“The impression I get is that children are being fed a new orthodoxy, and not critical thinking…not even basic graph reading to compare climate models and observations.”
    .
    And I get the impression here that you are alluding to the teaching of science, in the process of which it is usual to begin with an aim to find out something and proceed from there to a conclusion.
    That is in contrast to both religion and to Coal Shill Science, in which we do the exact reverse: start out with the conclusion we want and work backwards from there. Examples abound, even just on this site.
    However, your use of the word ‘techne’ so intrigued me, that I did a bit of googling around. As science is included in philosophy, it did not surprise me to happen upon on the Stanford Encyclopedia of Philosophy, where we read:
    “Epistêmê is the Greek word most often translated as knowledge, while technê is translated as either craft or art. These translations, however, may inappropriately harbor some of our contemporary assumptions about the relation between theory (the domain of ‘knowledge’) and practice (the concern of ‘craft’ or ‘art’). Outside of modern science, there is sometimes skepticism about the relevance of theory to practice because it is thought that theory is conducted at so great a remove from the facts, the province of practice, that it can lose touch with them. Indeed, at the level of practice, concrete experience might be all we need. And within science, theory strives for a value-free view of reality. As a consequence, scientific theory cannot tell us how things should be — the realm of ‘art’ or ‘craft’ . So we must turn elsewhere for answers to the profound, but still practical, questions about how we should live our lives. However, some of the features of this contemporary distinction between theory and practice are not found in the relation between epistêmê and technê.”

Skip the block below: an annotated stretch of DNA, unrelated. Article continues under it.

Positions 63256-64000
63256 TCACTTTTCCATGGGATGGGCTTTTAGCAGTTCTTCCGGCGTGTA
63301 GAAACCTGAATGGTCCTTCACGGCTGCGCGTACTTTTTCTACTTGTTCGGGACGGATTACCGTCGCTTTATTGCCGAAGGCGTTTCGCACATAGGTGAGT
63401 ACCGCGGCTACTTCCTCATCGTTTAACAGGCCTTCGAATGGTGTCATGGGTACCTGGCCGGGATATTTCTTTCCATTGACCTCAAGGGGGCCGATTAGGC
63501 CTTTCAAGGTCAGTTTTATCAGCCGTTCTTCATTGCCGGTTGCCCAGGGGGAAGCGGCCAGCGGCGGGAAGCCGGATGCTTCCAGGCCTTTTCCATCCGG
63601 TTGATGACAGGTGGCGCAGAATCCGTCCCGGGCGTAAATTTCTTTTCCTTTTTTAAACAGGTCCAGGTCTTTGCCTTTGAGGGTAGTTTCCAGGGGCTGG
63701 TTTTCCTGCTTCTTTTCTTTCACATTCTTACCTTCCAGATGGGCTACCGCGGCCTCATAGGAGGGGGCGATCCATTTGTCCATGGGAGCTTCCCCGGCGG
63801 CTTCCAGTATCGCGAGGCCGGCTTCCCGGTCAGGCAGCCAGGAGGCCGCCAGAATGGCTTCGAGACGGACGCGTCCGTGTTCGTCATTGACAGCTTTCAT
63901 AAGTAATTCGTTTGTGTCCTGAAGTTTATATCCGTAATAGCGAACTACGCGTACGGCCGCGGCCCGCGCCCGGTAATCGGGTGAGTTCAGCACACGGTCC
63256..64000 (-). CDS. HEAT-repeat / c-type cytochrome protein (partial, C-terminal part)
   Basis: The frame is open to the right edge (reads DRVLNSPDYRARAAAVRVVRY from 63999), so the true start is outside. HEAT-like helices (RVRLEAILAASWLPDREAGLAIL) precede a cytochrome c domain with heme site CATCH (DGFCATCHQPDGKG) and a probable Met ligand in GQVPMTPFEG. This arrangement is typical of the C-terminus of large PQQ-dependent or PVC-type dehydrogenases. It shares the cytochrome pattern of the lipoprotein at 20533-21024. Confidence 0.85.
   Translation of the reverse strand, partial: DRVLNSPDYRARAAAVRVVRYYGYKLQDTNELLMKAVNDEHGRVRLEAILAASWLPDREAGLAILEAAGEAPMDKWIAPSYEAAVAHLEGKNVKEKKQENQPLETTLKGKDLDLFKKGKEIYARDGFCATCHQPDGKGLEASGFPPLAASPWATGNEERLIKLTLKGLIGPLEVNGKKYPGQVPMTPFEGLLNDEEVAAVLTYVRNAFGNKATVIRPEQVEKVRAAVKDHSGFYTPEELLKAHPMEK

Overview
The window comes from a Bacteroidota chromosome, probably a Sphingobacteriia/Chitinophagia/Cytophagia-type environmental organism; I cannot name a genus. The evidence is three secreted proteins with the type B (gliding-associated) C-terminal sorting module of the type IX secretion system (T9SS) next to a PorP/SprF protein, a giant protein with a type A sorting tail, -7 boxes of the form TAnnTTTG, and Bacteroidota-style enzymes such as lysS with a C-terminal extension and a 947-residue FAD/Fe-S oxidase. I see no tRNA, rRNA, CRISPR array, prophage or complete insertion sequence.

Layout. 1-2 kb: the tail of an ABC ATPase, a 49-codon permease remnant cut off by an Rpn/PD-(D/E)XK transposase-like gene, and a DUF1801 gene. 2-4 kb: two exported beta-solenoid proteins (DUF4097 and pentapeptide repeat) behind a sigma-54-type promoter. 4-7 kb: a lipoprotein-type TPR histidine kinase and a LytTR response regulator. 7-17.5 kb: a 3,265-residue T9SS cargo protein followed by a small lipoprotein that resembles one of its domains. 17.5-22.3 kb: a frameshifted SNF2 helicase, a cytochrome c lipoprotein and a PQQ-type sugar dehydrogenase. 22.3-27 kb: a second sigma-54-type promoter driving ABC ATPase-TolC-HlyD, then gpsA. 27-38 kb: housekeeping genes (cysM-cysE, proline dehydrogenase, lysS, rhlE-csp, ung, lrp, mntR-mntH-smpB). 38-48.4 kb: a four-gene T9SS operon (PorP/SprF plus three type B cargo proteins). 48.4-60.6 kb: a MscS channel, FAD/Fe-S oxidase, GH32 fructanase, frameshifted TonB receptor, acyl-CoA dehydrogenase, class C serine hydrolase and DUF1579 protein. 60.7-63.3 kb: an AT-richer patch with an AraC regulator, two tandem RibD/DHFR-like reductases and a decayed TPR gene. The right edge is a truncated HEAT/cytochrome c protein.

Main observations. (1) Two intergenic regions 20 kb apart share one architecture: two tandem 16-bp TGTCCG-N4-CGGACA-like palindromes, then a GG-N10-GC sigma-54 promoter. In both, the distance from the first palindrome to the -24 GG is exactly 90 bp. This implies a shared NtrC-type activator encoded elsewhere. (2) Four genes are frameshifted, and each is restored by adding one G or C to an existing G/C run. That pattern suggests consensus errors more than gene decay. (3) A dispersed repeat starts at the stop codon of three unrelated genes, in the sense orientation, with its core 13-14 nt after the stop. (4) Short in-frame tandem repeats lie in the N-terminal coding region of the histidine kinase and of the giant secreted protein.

.
    One definition of ‘science’ is “systematised knowledge in general.” (Macquarie).
    The ‘Aboriginal science’ so heavily sneered at around here fits that well. Of course, while they took stone-age technology about as far as it can go, the Aborigines had no domesticable grasses as were to be had in the ancient Near East, in Asia and in the Americas. And as necessity is the proverbial mother of invention, neither did they have granaries, metallurgy of any kind, and the military technology to defend themselves from raids from outside using modern weapons. Nor did they have domesticable animals. While their weapons for use in tribal warfare were pretty formidable, they had no need for wheeled vehicles, grain carts, hay carts etc drawn by animals.